In opposition to this, there would be enough data to offer that it was an internal issue from within the Turkish military and whatever opposes Recep Tayyip Erdoğan in Turkey got a fat target painted on them. This fills and completes the view we need to have of Turkey much better. In support of this we need to consider that one exiled cleric could not have orchestrated the military support that would have been required and that was seen in action. The width of the Turkish military acting seems to be that of an internal star chamber than a clerical imprint on the military, the latter would have given more visibility to other ranking officers within the Turkish armed forces. As this becomes more and more visible and accepted, we are treated to the view on the unacceptable acts against the Kurds yet again, which followed the Turkish official view of the coup that they ‘survived’.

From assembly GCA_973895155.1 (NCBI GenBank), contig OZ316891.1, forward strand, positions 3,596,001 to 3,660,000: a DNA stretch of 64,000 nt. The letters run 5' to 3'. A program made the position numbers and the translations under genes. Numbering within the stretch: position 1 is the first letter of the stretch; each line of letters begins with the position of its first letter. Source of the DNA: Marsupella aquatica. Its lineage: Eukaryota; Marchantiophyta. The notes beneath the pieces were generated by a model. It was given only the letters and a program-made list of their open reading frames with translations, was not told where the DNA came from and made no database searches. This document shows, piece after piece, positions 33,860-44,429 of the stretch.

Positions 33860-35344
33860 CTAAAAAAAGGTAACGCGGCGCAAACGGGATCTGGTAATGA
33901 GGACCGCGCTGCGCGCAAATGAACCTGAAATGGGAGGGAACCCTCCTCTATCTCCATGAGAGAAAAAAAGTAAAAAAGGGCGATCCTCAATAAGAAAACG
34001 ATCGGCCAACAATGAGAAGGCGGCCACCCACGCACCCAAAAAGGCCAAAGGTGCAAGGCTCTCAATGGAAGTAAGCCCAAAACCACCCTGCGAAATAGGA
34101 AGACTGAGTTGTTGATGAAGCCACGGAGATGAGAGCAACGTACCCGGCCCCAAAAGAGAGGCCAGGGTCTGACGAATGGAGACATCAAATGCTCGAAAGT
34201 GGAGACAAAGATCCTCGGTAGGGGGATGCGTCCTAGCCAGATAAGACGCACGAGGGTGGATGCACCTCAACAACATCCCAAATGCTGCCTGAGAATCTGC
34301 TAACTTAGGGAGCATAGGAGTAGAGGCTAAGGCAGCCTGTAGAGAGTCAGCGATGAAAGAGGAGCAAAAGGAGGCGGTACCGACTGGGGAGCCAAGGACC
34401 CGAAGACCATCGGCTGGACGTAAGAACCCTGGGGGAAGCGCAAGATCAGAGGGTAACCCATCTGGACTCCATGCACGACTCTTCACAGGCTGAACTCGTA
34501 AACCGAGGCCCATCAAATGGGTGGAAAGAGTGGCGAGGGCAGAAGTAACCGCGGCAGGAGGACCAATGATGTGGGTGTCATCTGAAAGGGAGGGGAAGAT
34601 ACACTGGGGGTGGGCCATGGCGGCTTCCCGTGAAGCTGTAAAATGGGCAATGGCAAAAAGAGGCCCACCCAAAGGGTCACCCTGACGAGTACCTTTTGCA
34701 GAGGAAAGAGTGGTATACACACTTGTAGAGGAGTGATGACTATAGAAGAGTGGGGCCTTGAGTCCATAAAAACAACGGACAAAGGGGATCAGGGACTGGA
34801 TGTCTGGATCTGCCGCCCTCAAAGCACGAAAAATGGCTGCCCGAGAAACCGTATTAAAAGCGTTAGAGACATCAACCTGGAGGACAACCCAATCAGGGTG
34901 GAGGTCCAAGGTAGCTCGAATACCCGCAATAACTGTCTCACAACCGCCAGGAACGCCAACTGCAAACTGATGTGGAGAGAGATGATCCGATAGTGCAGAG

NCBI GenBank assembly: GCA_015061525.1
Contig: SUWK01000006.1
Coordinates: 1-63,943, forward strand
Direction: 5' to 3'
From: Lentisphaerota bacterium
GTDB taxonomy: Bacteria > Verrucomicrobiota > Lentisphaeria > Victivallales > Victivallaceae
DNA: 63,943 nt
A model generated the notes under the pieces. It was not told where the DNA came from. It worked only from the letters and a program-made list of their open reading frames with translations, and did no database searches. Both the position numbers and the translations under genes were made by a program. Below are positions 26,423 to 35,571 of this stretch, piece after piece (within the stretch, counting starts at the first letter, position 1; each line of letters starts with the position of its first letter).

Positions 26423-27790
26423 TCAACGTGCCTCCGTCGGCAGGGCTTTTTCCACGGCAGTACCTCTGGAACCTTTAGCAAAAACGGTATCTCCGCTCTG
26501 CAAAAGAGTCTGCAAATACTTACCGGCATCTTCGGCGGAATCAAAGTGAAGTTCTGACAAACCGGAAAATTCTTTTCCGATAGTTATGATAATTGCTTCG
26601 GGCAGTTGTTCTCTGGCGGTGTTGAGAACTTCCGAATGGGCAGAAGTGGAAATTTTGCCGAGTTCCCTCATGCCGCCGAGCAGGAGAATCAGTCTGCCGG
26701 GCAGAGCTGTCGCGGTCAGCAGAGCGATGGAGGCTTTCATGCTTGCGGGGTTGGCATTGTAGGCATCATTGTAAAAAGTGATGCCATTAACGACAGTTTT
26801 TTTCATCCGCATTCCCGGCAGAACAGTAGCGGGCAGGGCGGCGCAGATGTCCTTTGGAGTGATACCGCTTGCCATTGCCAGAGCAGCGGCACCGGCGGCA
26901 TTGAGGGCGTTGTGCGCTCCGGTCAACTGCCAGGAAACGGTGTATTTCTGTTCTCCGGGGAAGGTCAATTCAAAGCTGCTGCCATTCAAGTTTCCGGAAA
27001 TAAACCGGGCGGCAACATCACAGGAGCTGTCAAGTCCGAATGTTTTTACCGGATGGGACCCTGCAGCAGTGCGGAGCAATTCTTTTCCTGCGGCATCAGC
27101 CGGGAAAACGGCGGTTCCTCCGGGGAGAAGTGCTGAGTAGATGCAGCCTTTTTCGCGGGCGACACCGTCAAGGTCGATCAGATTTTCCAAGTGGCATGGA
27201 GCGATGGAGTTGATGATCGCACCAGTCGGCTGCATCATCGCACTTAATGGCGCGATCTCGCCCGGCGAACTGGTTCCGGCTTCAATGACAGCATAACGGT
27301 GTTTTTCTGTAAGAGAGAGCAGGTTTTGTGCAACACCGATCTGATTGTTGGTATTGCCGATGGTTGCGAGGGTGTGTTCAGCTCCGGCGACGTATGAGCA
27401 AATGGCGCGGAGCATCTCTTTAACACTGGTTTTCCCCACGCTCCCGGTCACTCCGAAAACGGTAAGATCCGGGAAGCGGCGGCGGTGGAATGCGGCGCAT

So in this light the setting for March will be one that is a puzzle. You see as Turkey keeps on playing this game, their credibility will only go down further. The European Council on Foreign Relations (ECFR) (at http://www.ecfr.eu/article/essay_eu_turkey_relations_the_beginning_of_the_end_7226) gives us: “Both Turkey and the EU need the continuation of this partnership. It is a matter of definition whether this partnership will be in the form of full membership or in a different form. What is important is not to break the process and not to cause alienation. The need for sustainable EU-Turkey relations obliges both sides to take steps to honour their commitment to integration“, we can accept that, but at this point, is continuation feasible? We see the shifting language that shows that Germany is less and less taken with Turkey, now siding more and more with France on the anti-Turkey alliance. It gets worse for Turkey as we now hear: “A Turkish court on Wednesday denied entry to the German ambassador to Ankara to the hearing of Selahattin Demirtas, the former co-leader of the pro-Kurdish Peoples’ Democratic Party (HDP)“, which we get from http://www.dw.com/en/turkish-court-denies-german-ambassador-entry-to-kurdish-politicians-trial/a-42579957, even as France is trying to work with Turkey regarding a ‘diplomatic road map‘ on Syria, the sounds of accusation of Turkey violating international law was not far behind it, so there is pressures on nearly every level. Only 12 hours ago, Deutsche Welle gave us “Even NATO Secretary-General Jens Stoltenberg wouldn’t hazard a guess ahead of this week’s defense ministers’ meeting. He said Turkey needs to clarify the status of the contract” (at http://www.dw.com/en/turkish-russian-missile-deal-puts-nato-on-edge/a-42572965), as I said earlier, the language is changing. As we see ‘Turkey needs to clarify the status of the contract‘ that it is about cancelling the contract? Yet in that respect, what would Turkey demand in return? How much is that going to cost and where does that invoice end up? You see, when you consider Reuters with ‘U.S. tells NATO allies spending plans still falling short‘ (at https://www.reuters.com/article/us-usa-trump-nato/u-s-tells-nato-allies-spending-plans-still-falling-short-idUSKCN1FY013), where we see “Spain has said it will not meet the 2024 target. Belgium, the Netherlands, Luxembourg, Italy, Portugal, Norway and Denmark are also lagging. Hungary expects to meet the goal only by 2026“, as well as “France will increase its defense spending by more than a third between 2017 and 2025, but Germany, is not expected to reach the 2 percent target by 2024“, this gives us that the three large economic anchors of the European Union cannot get there. It is these elements that make me wonder on the changing language involving Turkey. From a setting that would have given a clear rejection of Turkey becoming an EU member, we see the setting of new talks, new events and more ‘collaboration’ projects. I think that France is already learning the hard way that this path leads to nowhere, but the others need Turkey to be a spender here, and Erdogan is using that tactic to his own advantage, because once they are in, you cannot throw them out anymore (the EU that is), not even willingly as the UK is learning the hard way. Even as we accept that to some extent Turkey helps to reduce an influx of Syrian and other migrants and refugees into the EU bloc, the question is to what extent and for which purpose, because once these refugees make it into Turkey, Turkey is either stuck with them or they must ‘divert’ them to another place.